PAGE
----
A proposal for every recreational sea angler in Britain to report their luck to Brussels bureaucrats who could then stop them fishing if they were having too much, has been roundly criticised by English angling organisations.

“It would be a monstrous and inevitably chaotic intrusion of policing into the sport of a million men, women and children who contribute £1 billion a year to UK economy and support 18,000 jobs in England and Wales alone,” said Richard Ferré, director for sea angling of the newly-formed Angling Trust, and chairman of the National Federation of Sea Anglers (NFSA).

Under the scheme thousands of ocean-going cruisers, yachts, private motor boats and even canoes would have to become registered fishing vessels if, even once a year, someone dangled a line over the side to catch their supper.

Brussels wants the fish they catch to be counted as part of the quota that British commercial fishermen can land.

Anglers on beaches and piers would have to admit their catches and risk being told to pack up their rods if Brussels thought they might be depleting fish stocks.

In a report requested by Defra (the environment department), Mr. Ferré says anglers are “suspicious and resistant” to the idea because it has suddenly appeared from the EU and generates serious contentious issues.

He denies an EU claim that anglers were “widely consulted”.

“No recreational sea angling organisation seems to have been consulted despite the potential for this to affect hundreds of thousands of people,” he has told Defra.  “Certainly, none of the angling organisations in England was aware of it.”

The NFSA and the Angling Trust are circulating the proposal among anglers and will send a final response to Defra in February.

Mr. Ferré said a precise definition of recreational angling was needed because it varied enormously among EU countries.

Some countries said anglers who used nets and sold their fish were recreational anglers.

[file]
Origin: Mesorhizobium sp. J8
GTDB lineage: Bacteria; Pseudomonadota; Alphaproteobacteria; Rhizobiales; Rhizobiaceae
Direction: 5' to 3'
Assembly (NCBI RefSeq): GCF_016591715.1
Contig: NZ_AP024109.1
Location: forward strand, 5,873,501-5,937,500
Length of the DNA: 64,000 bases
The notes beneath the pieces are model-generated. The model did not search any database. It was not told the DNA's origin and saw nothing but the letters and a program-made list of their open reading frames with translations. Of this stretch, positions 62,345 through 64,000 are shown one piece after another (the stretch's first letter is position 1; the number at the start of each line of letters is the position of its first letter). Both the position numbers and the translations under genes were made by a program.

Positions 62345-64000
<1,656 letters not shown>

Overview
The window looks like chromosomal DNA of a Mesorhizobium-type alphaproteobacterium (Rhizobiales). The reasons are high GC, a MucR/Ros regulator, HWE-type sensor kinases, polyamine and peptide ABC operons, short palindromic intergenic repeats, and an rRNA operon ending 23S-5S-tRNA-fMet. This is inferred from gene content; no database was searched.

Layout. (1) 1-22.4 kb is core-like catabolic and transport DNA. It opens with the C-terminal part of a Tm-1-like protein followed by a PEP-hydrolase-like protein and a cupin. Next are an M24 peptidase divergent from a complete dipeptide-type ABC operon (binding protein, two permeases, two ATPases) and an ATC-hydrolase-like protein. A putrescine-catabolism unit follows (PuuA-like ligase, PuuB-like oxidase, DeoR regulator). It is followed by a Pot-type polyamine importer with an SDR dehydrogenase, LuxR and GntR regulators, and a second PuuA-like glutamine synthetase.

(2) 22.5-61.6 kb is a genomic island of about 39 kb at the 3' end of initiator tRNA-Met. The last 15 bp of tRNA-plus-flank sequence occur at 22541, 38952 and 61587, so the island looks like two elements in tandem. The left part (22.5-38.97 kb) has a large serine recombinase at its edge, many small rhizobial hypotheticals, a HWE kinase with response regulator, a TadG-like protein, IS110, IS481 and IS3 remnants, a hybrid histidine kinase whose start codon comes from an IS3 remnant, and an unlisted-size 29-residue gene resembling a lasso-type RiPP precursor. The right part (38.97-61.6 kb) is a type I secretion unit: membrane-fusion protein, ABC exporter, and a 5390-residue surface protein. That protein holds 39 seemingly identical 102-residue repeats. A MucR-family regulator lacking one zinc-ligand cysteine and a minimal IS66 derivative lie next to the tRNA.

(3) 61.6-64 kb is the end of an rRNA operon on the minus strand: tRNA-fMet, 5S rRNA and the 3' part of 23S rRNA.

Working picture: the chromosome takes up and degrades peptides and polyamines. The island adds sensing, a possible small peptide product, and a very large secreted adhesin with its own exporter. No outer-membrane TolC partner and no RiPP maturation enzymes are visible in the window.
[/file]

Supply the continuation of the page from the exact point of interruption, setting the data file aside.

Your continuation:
In the UK they are those who fish with a line and hooks and only keep fish for their own consumption.  Any UK angler who sold fish was a commercial fisherman.

The Angling Trust and the NFSA “are generally in favour of increased data on recreational angling” but there was no mechanism today capable of administering and policing the proposed EU scheme.  Trying to collect data from thousands of private boats would only cause problems and additional cost. 

He said many boat angling competitions were run under “catch and release” rules so there would need to be clarification of what constituted landing a fish. 

“We are confident but recognise the need for hard data to support it, that the mortality on managed fish stocks caused by recreational angling is negligible, with the possible exception of bass,” Mr. Ferré told Defra.

The EU proposals would, his report adds, be as unpopular as the recently abandoned attempt to license UK sea anglers. There would be no apparent benefit for angling and recommends continuing present plans to gather evidence of the impact of angling on fishstocks which would establish whether “such a massive and potentially unpopular step is justified.”

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